John Ford was the motion picture director who, more than any other, recognized the importance of the land. “The real star of my Westerns is the land. A Western is all about the land.” So said Ford during the filming of his last major Western, Cheyenne Autumn, in Monument Valley.
Ford wasn’t the first director to film in Monument Valley, but seven of his greatest Westerns, starting with Stagecoach in 1939 and continuing through Cheyenne Autumn in 1964, established the red-rock mesas and spires as Ford’s personal celluloid domain.
The valley is approximately five hours northeast of Flagstaff, Ariz. Route 163 is the only way into the valley from either Arizona or Utah, and many of the sites of some of Ford’s greatest scenes from films like Fort Apache, She Wore a Yellow Ribbon, and The Searchers are on both the Utah and Arizona sides of the state line. There is a small charge per person to drive into the valley that may be the best tourist deal in America.
Your first stop should be either the visitor’s center or Goulding’s Lodge. (www.gouldings.com). Western film historians agree that it was the late Indian trader Harry Goulding who singlehandedly brought Monument Valley to John Ford’s attention during the preproduction of the classic Stagecoach in 1939, though John Wayne had briefly filmed here on The Big Trail in 1930. Goulding’s is where Ford, Wayne, and the other major stars would stay during production in the valley, and the updated quarters are not only the best place for a Western fan to stay, but also where several key scenes in Ford’s Westerns were filmed. Goulding’s also features extensive photographs and a museum on the classic Ford films shot here.
The old trading post and motel buildings at Gouldings were featured as the buildings of Fort Starke in Ford’s classic cavalry film She Wore a Yellow Ribbon in 1949. Have a Panavision moment by venturing a few scenic miles to where the fort’s front walls, gate, and blockhouses were constructed several miles away, against a backdrop of Castle Butte to the left and West Mitten Butte to the right, atop a sharp rise. Careful use of camera angles allowed the crew to intercut these scenes with those back at Goulding’s to make it all seem like one location.
This same area where Fort Starke was built is also where the cemetery scene in perhaps the greatest Western ever made, The Searchers (1954), was set. Stand on the rising slope where Wayne and Texas Ranger Captain and minister Ward Bond buried Ethan Edward’s family after the Comanche raid and you just might hear the echo of Wayne’s voice warning, “That’ll be the day!” The Edwards ranch site back on the Utah side, in the distance. All you have to do is match up Sentinel Mesa to your right.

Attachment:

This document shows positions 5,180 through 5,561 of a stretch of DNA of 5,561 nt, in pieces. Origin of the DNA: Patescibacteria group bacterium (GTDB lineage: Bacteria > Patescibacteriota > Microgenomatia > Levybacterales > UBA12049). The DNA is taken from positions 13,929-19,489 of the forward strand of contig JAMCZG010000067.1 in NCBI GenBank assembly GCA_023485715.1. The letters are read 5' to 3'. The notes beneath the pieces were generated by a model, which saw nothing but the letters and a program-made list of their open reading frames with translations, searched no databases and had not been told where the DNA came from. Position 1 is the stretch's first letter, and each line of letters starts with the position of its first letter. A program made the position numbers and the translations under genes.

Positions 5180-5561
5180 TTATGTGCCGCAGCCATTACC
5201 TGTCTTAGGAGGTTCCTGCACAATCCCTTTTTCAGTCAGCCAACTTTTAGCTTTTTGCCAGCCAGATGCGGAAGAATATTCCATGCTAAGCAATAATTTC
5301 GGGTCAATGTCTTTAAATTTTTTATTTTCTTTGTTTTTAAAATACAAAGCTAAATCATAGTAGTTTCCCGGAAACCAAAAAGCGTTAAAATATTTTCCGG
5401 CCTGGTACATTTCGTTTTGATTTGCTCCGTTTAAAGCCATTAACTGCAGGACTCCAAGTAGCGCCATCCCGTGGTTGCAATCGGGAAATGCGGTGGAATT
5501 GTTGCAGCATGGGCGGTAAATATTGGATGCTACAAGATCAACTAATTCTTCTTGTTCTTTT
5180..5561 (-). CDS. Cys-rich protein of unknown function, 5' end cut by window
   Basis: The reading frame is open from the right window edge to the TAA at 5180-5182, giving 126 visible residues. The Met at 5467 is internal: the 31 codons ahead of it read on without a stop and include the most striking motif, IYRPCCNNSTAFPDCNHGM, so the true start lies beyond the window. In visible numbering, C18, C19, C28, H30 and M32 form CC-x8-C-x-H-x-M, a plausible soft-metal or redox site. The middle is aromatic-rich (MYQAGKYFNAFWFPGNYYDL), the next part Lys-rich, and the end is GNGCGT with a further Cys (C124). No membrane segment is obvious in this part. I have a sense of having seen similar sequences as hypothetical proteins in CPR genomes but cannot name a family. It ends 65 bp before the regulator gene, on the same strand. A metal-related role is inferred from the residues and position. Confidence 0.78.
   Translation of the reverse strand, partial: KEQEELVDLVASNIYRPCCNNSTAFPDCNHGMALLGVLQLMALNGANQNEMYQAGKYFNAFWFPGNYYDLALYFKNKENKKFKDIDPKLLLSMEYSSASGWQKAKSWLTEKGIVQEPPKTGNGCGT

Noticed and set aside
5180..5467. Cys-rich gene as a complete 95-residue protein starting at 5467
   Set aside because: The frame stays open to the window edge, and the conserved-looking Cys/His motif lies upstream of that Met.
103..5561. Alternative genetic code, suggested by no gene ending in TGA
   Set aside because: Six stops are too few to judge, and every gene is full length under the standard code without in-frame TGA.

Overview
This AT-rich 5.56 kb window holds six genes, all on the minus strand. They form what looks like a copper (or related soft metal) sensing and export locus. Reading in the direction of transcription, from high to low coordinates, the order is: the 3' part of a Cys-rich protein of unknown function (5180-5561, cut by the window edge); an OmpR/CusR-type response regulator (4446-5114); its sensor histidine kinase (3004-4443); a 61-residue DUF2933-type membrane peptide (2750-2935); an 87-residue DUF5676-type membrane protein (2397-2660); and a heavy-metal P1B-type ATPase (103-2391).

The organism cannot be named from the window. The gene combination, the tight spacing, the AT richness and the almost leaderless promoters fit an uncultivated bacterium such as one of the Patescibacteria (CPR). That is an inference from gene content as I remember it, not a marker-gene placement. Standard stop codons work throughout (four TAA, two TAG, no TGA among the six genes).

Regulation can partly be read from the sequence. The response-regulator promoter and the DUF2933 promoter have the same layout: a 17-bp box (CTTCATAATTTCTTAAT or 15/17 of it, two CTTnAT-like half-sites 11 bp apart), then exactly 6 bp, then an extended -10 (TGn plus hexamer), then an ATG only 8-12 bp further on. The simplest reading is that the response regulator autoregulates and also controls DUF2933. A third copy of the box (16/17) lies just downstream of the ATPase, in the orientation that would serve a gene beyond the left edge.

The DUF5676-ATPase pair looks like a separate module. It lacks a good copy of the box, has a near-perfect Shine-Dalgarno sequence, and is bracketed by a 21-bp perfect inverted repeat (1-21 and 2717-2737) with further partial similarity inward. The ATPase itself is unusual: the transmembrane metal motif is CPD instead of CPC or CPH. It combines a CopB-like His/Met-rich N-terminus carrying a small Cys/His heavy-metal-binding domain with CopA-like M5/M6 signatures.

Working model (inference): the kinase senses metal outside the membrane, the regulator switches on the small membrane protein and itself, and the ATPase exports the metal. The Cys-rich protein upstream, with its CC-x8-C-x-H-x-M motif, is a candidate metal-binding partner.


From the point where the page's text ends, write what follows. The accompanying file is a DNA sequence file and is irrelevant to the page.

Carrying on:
Southeast of Goulding’s is Rock Door Canyon, the site of Henry Fonda’s Custerlike cavalry charge in Fort Apache. There’s a decent road right down the middle of the canyon where Fonda’s cavalry charged to glory and a little further on near the rest center and parking area you’ll notice the long mesa that was the background for “Thursday’s last stand.”
Off to the northeast on the Utah side up Highway 163 is the San Juan River at Mexican Hat that was used for various river crossings in She Wore a Yellow Ribbon, The Searchers, and Cheyenne Autumn. The surprising thing about the valley is just how close so many of these red rock landmarks are to each other. No matter which way you turn you’ll recognize a mesa or a rock spire from Stagecoach, My Darling Clementine, and other Ford films.
Perhaps the most incredible spot in the whole valley is the appropriately named Ford Point. It’s easy to see why Ford used this long, wide pedestal that surveys nearly the entire valley to such great eff ect. It was from here that Wayne’s Ethan Edwards and the Texas Rangers fi nally discover Chief Scar’s Comanche Village at the climax of The Searchers. It was also the same spot where Richard Widmark’s troop of cavalry halts searching aimlessly for Dull Knife’s Cheyenne in Cheyenne Autumn.
Just 15 miles from Moab lies the Colorado River and, beside it, Arches National Park, along with a picturesque spread called Red Cliff s Ranch, where numerous great Westerns were fimed.
Colin Fryer, owner of the ranch and its resort, the Red Cliff s Lodge (www.redcliffslodge.com), says one of the first stops for film buff s should be the resort’s film museum. “It’s full of memorabilia from the Westerns made here, as well as thousands of photographs,” Fryer says.
Of course the resort itself, set amidst 2,000-foot red sandstone cliff s, is enough draw in its own right. Says Fryer: “Imagine a ranch at the bottom of the Grand Canyon. That’s what we are like. Visitors are amazed at the wide open spaces. Especially if they are from Europe.”
Some of the most important scenes of Rio Grande were filmed here, with the Colorado serving as proxy for the namesake river. Ford and his casts and crew would work Monument Valley and then come to this site for the Colorado River and the scenes it would afford.
And no jaunt through movie-rich Utah would be complete without a visit to Kanab, in the southwestern corner of the state (www.visitkanab.com). Jackie Hamblin Rife, a former stunt double who now works at a visitor’s center in Kanab, says that film-related tourism to the area has been on the upswing. “People come from all over the world,” she says. “Especially for the Western Legends Roundup. We’re seeing more young people, too.” (www.westernlegendsroundup.com)
The Roundup is built around the fame of Kanab, known as “Little Hollywood.” Rife, herself a native of these parts, was appearing in films from age 6, when Drums Along the Mohawk was shot here.
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